ERIC Number: ED263864
Record Type: RIE
Publication Date: 1985-Nov
The Role of the Federal Government in Higher Education.
Zurhellen, Henry S.
The federal government's involvement in higher education is discussed, and the part that the national government has played in American history since colonial days is briefly traced. Four major points are made about developments before World War II: (1) the federal government exercised some role in higher education since the earliest days and has a constitutional right to act in this field; (2) the government's activities have centered on meeting identifiable national needs; (3) the accepted definition of such needs has been broadened over the years; and (4) federal activities have touched both public (state) and private (religious and secular) institutions. After World War II, important developments were: federal aid to provide returning veterans with education and training for civilian jobs; federal support for basic research; aid directed to the construction of campus buildings; programs giving tuition and subsistence aid to needy students, including work-study grants, direct grants, and student loans; programs to help upgrade the teaching skills of teachers; and the integration of all-white state universities. It is concluded that there is no clearly established commonly accepted set of goals for higher education, and therefore no effective federal role can be defined. (SW)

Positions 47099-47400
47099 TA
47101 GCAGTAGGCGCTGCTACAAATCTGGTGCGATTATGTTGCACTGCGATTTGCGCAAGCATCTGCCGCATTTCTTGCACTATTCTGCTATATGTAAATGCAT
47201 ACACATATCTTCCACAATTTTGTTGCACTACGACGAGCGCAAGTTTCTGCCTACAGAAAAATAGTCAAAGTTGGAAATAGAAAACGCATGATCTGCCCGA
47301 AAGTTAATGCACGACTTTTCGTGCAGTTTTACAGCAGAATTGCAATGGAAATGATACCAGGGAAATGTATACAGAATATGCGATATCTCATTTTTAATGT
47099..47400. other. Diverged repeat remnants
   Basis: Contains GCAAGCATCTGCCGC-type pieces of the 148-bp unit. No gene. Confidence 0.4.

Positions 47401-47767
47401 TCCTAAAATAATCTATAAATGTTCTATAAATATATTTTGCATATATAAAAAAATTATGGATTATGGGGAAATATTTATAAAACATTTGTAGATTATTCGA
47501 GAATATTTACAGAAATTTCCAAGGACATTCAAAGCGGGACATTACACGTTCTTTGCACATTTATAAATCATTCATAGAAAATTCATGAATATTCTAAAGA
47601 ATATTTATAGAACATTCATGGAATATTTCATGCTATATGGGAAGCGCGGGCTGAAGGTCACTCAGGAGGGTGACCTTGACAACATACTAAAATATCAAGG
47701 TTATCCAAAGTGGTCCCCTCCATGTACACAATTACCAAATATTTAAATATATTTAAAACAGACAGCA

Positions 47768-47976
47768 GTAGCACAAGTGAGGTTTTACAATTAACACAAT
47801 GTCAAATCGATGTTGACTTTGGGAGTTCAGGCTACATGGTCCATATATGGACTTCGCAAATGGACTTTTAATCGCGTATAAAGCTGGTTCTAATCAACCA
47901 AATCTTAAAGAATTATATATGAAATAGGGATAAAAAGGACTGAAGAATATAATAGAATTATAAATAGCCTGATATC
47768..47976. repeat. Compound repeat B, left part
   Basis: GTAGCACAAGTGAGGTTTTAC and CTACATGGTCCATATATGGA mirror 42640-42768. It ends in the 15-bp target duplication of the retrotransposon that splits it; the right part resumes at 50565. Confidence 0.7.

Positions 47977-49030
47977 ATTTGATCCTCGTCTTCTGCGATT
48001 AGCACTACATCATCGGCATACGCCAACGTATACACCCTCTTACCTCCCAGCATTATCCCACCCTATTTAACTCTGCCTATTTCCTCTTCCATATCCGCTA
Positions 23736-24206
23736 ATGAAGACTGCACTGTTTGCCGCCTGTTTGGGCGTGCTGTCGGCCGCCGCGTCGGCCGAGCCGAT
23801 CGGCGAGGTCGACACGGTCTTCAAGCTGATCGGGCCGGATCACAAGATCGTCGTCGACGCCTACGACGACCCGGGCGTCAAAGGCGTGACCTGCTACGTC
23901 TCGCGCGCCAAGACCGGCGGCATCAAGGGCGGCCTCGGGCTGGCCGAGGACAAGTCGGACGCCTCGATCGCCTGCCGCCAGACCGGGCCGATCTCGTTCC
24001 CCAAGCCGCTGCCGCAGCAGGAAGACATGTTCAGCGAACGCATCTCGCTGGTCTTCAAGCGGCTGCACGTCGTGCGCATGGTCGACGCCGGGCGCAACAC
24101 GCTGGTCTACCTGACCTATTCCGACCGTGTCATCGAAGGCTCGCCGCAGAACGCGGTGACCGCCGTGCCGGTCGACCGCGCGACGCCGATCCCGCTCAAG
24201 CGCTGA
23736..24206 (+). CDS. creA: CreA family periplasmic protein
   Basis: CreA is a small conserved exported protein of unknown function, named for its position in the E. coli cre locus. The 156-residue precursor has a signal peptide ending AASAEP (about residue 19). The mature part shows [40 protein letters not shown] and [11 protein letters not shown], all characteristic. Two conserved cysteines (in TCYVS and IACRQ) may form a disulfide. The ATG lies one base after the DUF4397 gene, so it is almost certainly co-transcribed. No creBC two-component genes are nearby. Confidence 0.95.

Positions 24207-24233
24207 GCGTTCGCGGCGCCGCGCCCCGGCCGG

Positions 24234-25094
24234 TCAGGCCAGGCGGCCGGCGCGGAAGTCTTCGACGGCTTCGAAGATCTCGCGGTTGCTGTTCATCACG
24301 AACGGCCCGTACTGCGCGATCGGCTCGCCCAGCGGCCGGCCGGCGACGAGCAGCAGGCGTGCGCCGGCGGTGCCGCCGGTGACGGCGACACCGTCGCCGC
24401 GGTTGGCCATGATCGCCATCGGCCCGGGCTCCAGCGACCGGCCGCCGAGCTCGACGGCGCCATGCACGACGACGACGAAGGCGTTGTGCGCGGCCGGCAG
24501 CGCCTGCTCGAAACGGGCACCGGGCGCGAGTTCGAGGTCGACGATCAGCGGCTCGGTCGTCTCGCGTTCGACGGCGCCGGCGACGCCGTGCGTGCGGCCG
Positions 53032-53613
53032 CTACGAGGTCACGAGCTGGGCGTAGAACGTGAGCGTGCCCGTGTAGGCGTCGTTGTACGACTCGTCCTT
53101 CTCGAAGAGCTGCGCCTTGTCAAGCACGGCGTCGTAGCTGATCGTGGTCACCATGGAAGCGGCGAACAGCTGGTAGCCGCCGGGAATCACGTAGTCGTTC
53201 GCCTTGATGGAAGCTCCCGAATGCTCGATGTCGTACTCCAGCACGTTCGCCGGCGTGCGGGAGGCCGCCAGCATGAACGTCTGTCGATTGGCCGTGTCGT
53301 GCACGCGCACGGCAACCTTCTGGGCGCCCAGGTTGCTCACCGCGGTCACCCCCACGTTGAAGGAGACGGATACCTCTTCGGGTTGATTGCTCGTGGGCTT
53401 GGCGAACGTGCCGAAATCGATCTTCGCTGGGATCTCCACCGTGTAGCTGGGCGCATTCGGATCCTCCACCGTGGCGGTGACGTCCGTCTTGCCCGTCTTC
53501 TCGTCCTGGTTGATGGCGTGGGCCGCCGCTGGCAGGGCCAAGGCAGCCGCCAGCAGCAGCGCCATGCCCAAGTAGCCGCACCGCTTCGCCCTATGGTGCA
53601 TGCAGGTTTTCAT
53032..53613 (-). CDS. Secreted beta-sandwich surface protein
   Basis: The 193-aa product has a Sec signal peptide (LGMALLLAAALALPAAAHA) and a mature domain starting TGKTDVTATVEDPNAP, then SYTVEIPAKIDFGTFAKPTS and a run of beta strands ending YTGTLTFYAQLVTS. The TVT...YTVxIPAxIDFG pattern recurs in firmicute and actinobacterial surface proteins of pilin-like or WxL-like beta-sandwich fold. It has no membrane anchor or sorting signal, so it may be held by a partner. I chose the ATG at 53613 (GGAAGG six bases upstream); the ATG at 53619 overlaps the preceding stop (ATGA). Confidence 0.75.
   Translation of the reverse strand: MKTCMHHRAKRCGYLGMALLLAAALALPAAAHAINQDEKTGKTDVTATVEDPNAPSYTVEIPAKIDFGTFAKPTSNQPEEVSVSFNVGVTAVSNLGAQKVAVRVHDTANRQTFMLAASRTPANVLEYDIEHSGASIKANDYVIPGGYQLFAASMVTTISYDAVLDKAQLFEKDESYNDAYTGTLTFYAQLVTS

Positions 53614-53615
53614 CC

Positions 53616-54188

Publication Type: Historical Materials; Opinion Papers; Speeches/Meeting Papers
Education Level: N/A
Authoring Institution: N/A
Note: Paper presented at the Annual Meeting of the American Educational Studies Association (Atlanta, GA, November 9, 1985).